Natasha works to bring quality, insightful and trusted information on bipolar disorder and related illnesses to the public while engaging with the mental health community. Natasha Tracy is an award-winning writer, speaker and social media consultant from the Pacific Northwest.
There is this concept that some mental illness diagnoses are better or worse than others. Once you start looking for this concept, you'll see evidence of it all over the place, such as in: "At least I don't have schizophrenia," or, "Don't date borderlines, they're really messed up." But why do people think some mental illness diagnoses are better or worse than others?
Today I'm going to write about the conservatorship of Britney Spears and how it relates to mental health. Last week I wrote about the #FreeBritney movement and how people are declaring the Britney Spears is being held at a mental health facility against her will. I made the point that this is due to mental illness prejudice as no one would think she was being held against her will in another type of medical facility. (For the record, Spears is no longer in a mental health facility.)
There's a rather large #FreeBritney frenzy going on right now. This group of people posits Britney Spears is currently being held against her will in a mental health facility (which has been called a "wellness center"). As someone who works in the area of mental illness, I can tell you this is just another form of mental illness prejudice and stigma. If Spears were in a standard hospital, no one would question her need to be there, but because this is a mental health facility, people are assuming she's there against her will and rumors are swirling. #FreeBritney is ridiculous and even the star herself has come out and said so.
I have experienced so many bipolar medication side effects that I can’t remember them all. They have ranged from the common that many people experience like weight gain and dry mouth to the more unusual such as falling out hair and me falling over. When I started taking bipolar medication and started experiencing side effects, I tended to just grit my teeth, bear it and suffer. And I see this all the time in people. People constantly contact me and ask what to do about bipolar medication side effects because they are currently suffering.
I don’t believe in needless suffering. I believe there are things you can do about many, if not most, of the bipolar medication side effects.
I was diagnosed with bipolar disorder about 18 years ago and I can honestly say, that being diagnosed with bipolar disorder feels like a death. It may not feel like it immediately, but, over time, mourning a death is what being diagnosed with bipolar disorder feels like.
People ask me about the research on bipolar disorder and pregnancy quite a bit. Now, I am not a doctor and nor do I claim to be one; moreover, this is a subject that I haven’t studied exhaustively so I tell these women to talk to their doctors. Unfortunately, that’s the best advice I have been able to give about bipolar disorder and pregnancy.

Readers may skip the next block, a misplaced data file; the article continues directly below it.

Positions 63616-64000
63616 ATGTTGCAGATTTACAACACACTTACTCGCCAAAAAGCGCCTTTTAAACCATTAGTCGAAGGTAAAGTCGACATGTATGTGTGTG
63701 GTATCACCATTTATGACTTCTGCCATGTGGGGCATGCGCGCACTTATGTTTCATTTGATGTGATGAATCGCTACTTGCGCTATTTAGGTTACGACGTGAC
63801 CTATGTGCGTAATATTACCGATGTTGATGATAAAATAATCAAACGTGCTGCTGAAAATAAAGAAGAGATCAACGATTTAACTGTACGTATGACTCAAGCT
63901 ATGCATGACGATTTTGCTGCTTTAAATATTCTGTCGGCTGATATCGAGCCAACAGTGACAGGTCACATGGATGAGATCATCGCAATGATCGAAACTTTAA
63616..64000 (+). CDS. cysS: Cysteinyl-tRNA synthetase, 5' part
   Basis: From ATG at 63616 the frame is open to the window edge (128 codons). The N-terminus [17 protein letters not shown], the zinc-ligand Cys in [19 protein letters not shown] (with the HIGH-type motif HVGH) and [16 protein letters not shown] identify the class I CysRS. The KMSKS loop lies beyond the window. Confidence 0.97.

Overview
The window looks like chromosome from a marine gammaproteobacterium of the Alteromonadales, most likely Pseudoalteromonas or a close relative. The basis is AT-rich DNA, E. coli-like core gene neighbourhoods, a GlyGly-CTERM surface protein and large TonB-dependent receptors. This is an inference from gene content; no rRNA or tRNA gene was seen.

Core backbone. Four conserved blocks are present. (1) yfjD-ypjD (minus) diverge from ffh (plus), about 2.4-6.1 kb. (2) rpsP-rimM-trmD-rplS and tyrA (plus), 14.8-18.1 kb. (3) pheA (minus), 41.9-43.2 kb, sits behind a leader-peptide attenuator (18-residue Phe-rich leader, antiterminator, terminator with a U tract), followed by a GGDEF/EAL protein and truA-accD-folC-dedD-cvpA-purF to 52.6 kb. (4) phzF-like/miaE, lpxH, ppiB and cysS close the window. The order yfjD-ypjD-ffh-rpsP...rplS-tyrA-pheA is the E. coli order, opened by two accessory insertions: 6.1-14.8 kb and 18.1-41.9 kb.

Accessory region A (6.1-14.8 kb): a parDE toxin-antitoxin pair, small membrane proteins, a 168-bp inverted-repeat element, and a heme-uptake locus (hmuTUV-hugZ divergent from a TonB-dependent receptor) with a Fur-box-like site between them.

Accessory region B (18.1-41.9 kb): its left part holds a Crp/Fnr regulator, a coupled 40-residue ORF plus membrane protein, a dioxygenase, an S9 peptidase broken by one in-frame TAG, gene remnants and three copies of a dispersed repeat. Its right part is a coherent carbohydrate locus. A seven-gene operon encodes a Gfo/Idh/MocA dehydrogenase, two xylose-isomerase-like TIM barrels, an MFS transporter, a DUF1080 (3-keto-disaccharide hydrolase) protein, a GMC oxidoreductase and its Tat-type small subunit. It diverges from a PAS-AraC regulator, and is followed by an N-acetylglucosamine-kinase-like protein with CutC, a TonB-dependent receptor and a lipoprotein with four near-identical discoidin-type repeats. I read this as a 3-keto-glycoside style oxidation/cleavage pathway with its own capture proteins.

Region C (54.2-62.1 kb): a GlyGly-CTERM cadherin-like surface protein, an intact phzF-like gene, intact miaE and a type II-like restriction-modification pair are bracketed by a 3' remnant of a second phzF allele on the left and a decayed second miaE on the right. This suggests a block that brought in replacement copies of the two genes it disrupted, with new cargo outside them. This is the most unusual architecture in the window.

That said, I read a new paper on bipolar disorder in pregnancy and I thought I would take the time to summarize some of its recommendations regarding pregnancy and bipolar disorder. I’ll add my two cents here and there (clearly noted as just my opinion), but for the most part, this advice comes from the references following the article and not from me. If any of the below concerns or interests you, please check the references and discuss it with your doctor.
It’s difficult to find real patient experiences with, and perspectives on, electroconvulsive therapy (ECT) online. Well, it’s easy to find patient experiences and people’s perspectives on ECT but what tends to happen is that those that scream about ECT the loudest are the only ones people hear. I suspect this is thanks to the extreme animosity held on at least one side of the debate.
I aim to change this with real data from real people who have experienced ECT. What I want is data that will prove or disprove the assumptions that people make about ECT. I really hope you'll support me in this effort.
I used to be a person who was very mad about psychiatry and psychiatric medication (psych meds). I had that vehement anger we often hear from antipsychiatrists although I was not antipsychatiry, per se. My biggest fantasy, at the time, was to take the horrible medications I was prescribed and shove them down the throat of the prescribing doctor. If only they had to take the medications, they would be more empathetic, more compassionate, more human. But I learned that being mad about psychiatric medication and psychiatry is a losing game and it really got me nowhere.
I have battled with what I now know is depression for the better part of a decade – since my teenage years. At the time, I didn’t see it as depression, it was simply a part of who I was. What my parents once considered to be nothing more than bouts of teenage angst, was something much more sinister. A while back I learned (in therapy) that most of my energy went into keeping me “above the surface.” Fighting like this really is a draining experience. It drained me emotionally, as well as physically.
I can't tell you how horrible it is to be consumed by guilt because of depression and having that lead to suicidal ideation. Well, being consumed by guilt for any reason at all is horrible, but when it's driven by depression -- a demon in your brain -- it's incessant and resistant to logic. Yesterday I was overwhelmed by guilt because of depression and it actually made me suicidal.